Named Clipboard Question

I use Philippe Martin’s Multiple Named Clipboards macro http://flipmartin.net/software/tips-and-tricks-for-keyboard-maestro#multiple-clipboards and it should only copy to the named clipboard.

For some reason, when I use it to copy and paste it also copies to the system clipboard. I’m not aware of having set up any macro for it to do this.

I’m assuming that something I’ve set in Keyboard Maestro is causing this, or maybe it’s something else.

Anyone got any idea how I can prevent this?

Hey Duncan,

You cannot prevent it. Keyboard Maestro has to use the System Clipboard as a gateway to get input into named clipboards.

You can save and restore the initial content of the System Clipboard in your macros though.


Best Regards,
Chris

Thanks Chris, presumably any clipboard app like ClipBuddy, ClipMenu etc has the same problem?

Not quite following what you mean here Chris. Could you give an example?

Hey Duncan,

Yes. All of those will have to use the System Clipboard to get data in/out of regular applications.

Although some utilities like Typinator will restore the current clipboard after expanding an abbreviation.

E.g. some utilities are better behaved than others.

Now then. Since you’re writing this “utility” (macro) you’re responsible for everything it does. If you want to preserve what’s in the System Clipboard you have to manage it (and of course KM is flexible enough to do it).

Psudo-code:

Copy System Clipboard to tempClipboard
Copy selection to named clipboard clip1
Copy tempClipboard to System Clipboard
Set tempClipboard to "" (nothing - to save memory)

* There’s a ‘Copy Clipboard To Clipboard’ Action.

Of course you could use a variable instead of a named clipboard for your temp-value.

You do the same basic steps when you paste back out of your named clipboards.

That’s all pretty straightforward, but if you have any trouble let me know.

-ccs

Thanks Chris I’ll have a play with this.

Just to be clear, the reason Keyboard Maestro does not automatically preserve the clipboard automatically (it did, many versions ago when its facilities were far more limited) is because there is inevitably a race condition when you do this that results in it not being entirely robust in all cases (there is a wiki article that goes in to excruciating detail on this). Basically, the sequence:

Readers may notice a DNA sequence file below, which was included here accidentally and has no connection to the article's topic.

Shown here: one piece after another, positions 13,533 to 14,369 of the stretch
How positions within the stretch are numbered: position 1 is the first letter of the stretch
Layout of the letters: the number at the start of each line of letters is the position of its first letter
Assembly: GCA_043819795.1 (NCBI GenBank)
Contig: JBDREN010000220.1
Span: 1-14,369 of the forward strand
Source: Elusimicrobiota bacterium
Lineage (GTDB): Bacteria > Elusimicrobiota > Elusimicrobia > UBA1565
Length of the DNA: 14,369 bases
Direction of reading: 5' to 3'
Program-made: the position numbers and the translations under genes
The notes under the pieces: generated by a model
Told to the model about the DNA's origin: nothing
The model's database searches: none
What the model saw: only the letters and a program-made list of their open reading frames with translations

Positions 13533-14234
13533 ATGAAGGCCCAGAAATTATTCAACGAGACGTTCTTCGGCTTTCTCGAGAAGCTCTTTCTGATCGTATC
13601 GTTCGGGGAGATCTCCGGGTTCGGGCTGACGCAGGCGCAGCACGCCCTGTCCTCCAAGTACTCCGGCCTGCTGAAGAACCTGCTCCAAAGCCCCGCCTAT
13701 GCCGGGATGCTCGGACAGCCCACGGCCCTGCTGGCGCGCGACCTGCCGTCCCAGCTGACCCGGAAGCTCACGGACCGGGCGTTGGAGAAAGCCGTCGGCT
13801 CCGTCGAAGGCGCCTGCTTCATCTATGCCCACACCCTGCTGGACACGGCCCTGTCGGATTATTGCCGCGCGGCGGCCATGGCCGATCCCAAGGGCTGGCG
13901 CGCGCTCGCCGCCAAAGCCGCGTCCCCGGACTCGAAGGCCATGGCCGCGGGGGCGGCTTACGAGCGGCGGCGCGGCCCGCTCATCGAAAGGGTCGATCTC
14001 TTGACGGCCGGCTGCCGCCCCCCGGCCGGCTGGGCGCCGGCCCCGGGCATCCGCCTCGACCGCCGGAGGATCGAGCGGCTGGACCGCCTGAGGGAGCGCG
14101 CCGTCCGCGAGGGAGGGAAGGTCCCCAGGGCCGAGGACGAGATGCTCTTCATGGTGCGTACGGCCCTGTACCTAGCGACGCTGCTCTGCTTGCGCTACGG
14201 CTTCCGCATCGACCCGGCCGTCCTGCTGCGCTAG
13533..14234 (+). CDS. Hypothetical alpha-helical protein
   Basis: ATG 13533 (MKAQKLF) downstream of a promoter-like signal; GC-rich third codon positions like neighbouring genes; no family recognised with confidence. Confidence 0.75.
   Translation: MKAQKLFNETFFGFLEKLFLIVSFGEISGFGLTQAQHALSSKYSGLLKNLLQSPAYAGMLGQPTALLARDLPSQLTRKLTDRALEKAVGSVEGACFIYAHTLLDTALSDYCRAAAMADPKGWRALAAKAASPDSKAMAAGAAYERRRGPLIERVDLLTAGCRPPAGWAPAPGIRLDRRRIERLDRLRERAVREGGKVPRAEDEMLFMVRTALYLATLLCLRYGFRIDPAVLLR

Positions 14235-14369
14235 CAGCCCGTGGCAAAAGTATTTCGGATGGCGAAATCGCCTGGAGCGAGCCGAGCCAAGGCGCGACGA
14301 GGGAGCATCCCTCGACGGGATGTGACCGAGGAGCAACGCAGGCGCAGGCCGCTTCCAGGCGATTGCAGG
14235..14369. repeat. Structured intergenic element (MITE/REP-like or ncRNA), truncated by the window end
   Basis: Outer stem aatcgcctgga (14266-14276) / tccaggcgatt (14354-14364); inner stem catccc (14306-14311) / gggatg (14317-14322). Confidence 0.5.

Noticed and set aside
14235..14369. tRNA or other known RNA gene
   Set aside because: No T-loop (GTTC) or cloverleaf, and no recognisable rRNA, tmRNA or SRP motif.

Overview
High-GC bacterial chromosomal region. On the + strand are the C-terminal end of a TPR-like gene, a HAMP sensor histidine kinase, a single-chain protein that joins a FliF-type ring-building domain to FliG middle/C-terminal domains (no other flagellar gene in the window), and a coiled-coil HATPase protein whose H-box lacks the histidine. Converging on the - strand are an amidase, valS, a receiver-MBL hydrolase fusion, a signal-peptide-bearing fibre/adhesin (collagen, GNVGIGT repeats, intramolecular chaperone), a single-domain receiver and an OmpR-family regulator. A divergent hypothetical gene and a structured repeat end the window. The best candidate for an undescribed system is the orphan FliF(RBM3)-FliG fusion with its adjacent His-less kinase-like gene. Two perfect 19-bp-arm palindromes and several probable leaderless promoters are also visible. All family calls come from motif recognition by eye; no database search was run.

• Set Clipboard to A
  • Command-V
  • Set Clipboard to B

Because the Command-V is queued and processed by the application when it feels like it, there is no way to guarantee that B is not pasted. At a minimum you need some sort of delay after the Command-V, but there is no way to know how long to delay for. And if you delay long enough, then you may have the user copying something else before the Set Clipboard to B which has its own problems.

So because it cannot be done robustly in all cases and depends on the applications and their performance, Keyboard Maestro instead gives you the tools to do it as you need to, and you can adjust the timing and behaviour as appropriate to your Mac and your applications.

Thanks for the detailed explanation Peter.

Please clarify: are you saying that the solution is to use a delay or that there are ways in KM to paste without a ⌘V? Is the “Type the ⌘V Keystroke” action any different than “Type a Keystroke” and specifying ⌘V? Likewise for copying selected text.

There is no way in general to paste without using the System Clipboard.

There is no way to restore the clipboard without issues. Regardless of the length of the pause after simulating the ⌘V, either the pause is sometimes too short and the clipboard is restored before the paste happens (and so the wrong thing is pasted) or the pause is sometimes so long that the user has a chance to copy something else which is then overwritten by the restored clipboard.

The Paste action, and Type a Keystroke: ⌘V are pretty much functionally equivalent (the only difference is the delay after simulating the keystroke that Keyboard Maestro waits until it progresses - one uses the Copy/Paste delay, one uses the Simulate Command Keystroke delay).

The Copy action is different to just a Type a Keystroke: ⌘C in that it actually waits for the clipboard to change.

So, except in rare cases, do not restore the clipboard and use the Clipboard History as necessary, or restore the clipboard and either ensure you manually stop yourself long enough for things to happen, or accept the loss of robustness.